Media people

LAT hires investigative editor

Marilyn W. Thompson becomes the national investigative editor, based in Washington, on September 1. She is currently editor and vice president of the Lexington (Ky.) Herald-Leader and had been assistant managing editor for investigations at the Washington Post. She replaces Deb Nelson, who left to take a job at the University of Maryland. Times press release after the jump.

Meanwhile, the Wall Street Journal (via Romenesko) goes with another story about the Chandlers and mentions without amplification the supposed interest of Eli Broad, David Geffen and Ron Burkle in buying the Times.

Los Angeles Times Names Marilyn Thompson as National Investigative Editor

LOS ANGELES, June 28, 2006 - The Los Angeles Times today named Marilyn W. Thompson as national investigative editor, effective September 1. Based in Washington, D.C., she will oversee the bureau's investigative team.

For the past two years, Thompson has been editor and vice president of the Lexington (Ky.) Herald-Leader. During her tenure, the paper fearlessly examined its own failure to cover the civil rights struggles of Southern blacks during the 1950s and '60s.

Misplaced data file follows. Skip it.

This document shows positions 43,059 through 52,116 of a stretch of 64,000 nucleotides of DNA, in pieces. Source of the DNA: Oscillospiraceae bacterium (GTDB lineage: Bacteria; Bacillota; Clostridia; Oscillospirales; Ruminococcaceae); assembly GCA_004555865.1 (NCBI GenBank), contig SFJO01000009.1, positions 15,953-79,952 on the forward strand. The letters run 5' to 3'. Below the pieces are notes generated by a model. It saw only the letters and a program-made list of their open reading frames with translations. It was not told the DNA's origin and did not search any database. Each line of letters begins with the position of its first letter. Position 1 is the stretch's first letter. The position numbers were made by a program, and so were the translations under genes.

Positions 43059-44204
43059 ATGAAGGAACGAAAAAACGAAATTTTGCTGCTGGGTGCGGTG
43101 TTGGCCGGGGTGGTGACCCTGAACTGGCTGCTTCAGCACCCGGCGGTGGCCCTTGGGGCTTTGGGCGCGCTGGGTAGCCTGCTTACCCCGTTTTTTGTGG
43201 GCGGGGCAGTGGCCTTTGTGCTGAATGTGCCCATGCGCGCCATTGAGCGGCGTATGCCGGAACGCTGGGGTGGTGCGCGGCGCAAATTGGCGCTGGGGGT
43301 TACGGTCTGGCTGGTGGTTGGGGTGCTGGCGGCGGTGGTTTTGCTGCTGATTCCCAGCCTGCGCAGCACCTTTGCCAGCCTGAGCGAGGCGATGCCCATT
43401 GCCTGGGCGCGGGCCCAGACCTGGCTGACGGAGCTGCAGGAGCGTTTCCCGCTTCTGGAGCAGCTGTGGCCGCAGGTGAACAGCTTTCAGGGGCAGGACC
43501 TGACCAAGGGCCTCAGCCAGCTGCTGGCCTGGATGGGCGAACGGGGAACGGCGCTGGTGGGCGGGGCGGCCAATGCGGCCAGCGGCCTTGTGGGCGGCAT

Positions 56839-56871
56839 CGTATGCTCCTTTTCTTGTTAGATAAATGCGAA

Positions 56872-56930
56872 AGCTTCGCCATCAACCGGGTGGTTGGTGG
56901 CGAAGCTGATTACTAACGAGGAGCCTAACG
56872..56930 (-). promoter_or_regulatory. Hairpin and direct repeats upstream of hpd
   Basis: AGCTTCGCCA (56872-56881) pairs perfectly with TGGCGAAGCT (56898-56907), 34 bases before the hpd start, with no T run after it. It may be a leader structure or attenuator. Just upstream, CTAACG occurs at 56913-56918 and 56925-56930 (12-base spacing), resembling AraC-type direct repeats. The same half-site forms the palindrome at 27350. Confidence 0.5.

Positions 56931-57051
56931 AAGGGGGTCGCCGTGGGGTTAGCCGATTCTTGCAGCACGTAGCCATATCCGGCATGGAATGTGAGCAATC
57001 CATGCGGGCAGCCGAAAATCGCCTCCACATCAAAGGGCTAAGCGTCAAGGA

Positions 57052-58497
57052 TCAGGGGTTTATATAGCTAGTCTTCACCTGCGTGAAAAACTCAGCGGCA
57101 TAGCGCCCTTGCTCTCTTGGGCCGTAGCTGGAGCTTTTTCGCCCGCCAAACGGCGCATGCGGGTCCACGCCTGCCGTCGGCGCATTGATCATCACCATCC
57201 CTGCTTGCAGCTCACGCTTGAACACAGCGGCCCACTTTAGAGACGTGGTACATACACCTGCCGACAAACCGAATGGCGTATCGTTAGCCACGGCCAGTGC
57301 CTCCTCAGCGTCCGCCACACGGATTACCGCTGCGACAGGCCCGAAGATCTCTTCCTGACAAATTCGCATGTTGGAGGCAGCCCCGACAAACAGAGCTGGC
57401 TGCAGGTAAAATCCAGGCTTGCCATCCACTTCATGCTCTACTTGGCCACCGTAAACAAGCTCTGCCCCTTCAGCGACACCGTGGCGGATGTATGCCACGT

"Marilyn is one of the most accomplished investigative journalists in the business and will play an important role in the overall work of the bureau," said Editor Dean Baquet. "She brings remarkable depth and breadth of experience - not to mention a string of memorable scoops - to one of the most vital jobs at The Times."

Before joining the Herald-Leader, Thompson spent 14 years at the Washington Post as a reporter, editor and ultimately assistant managing editor for investigations. Under her leadership, the Post's investigative team twice won the Pulitzer Prize for public service. In 2003, she broke the story that segregationist Sen. Strom Thurmond of South Carolina had secretly fathered a daughter by his family's African American maid.

As a reporter at the New York Daily News in the 1980s, Thompson broke the Wedtech corruption scandal, which led to more than 20 federal indictments. Earlier, she was a reporter at the Philadelphia Daily News and at the Record in Columbia, S.C.

She is the author of four nonfiction books, most recently a biography of Thurmond.

A native of North Carolina, Thompson is a graduate of Clemson University. She has served as a visiting professor at Princeton University.

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